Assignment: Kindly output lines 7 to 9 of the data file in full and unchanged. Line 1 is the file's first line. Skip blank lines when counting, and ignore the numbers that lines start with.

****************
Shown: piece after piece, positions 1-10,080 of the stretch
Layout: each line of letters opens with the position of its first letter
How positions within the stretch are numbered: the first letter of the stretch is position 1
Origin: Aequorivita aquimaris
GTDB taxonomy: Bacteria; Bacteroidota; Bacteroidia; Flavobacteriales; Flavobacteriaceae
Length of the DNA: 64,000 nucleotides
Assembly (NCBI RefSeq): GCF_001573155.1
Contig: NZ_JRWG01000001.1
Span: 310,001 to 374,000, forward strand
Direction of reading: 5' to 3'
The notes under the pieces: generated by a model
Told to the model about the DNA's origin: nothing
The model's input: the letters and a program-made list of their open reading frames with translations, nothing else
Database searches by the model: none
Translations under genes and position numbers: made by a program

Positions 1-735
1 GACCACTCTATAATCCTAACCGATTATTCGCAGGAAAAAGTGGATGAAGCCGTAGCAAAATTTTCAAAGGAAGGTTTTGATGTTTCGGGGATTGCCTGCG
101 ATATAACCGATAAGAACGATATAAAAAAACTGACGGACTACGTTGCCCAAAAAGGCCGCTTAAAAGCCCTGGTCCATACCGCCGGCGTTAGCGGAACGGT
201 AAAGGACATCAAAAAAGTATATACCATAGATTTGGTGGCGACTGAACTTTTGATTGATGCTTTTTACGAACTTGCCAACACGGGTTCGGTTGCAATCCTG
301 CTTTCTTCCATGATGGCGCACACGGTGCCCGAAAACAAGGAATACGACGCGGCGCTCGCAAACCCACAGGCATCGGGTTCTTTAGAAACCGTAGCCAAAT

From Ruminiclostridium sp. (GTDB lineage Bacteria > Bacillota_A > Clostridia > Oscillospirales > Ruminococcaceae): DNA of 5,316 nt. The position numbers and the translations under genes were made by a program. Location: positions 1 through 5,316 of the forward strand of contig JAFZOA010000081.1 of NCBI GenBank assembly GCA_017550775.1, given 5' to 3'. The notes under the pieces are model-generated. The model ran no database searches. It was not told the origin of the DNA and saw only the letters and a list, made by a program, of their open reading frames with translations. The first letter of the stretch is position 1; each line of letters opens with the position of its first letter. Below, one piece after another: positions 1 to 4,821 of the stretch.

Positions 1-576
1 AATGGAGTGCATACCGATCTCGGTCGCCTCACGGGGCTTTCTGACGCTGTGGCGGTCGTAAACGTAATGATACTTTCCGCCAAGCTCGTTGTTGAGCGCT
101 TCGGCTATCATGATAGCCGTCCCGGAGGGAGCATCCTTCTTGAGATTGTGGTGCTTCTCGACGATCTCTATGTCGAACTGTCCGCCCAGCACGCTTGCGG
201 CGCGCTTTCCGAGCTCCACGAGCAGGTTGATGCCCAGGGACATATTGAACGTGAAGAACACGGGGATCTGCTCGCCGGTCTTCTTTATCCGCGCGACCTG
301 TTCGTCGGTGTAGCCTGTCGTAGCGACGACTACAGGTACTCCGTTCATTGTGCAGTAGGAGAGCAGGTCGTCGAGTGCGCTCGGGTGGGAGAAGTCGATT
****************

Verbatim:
Assembly (NCBI RefSeq): GCF_001573155.1
Contig: NZ_JRWG01000001.1
Span: 310,001 to 374,000, forward strand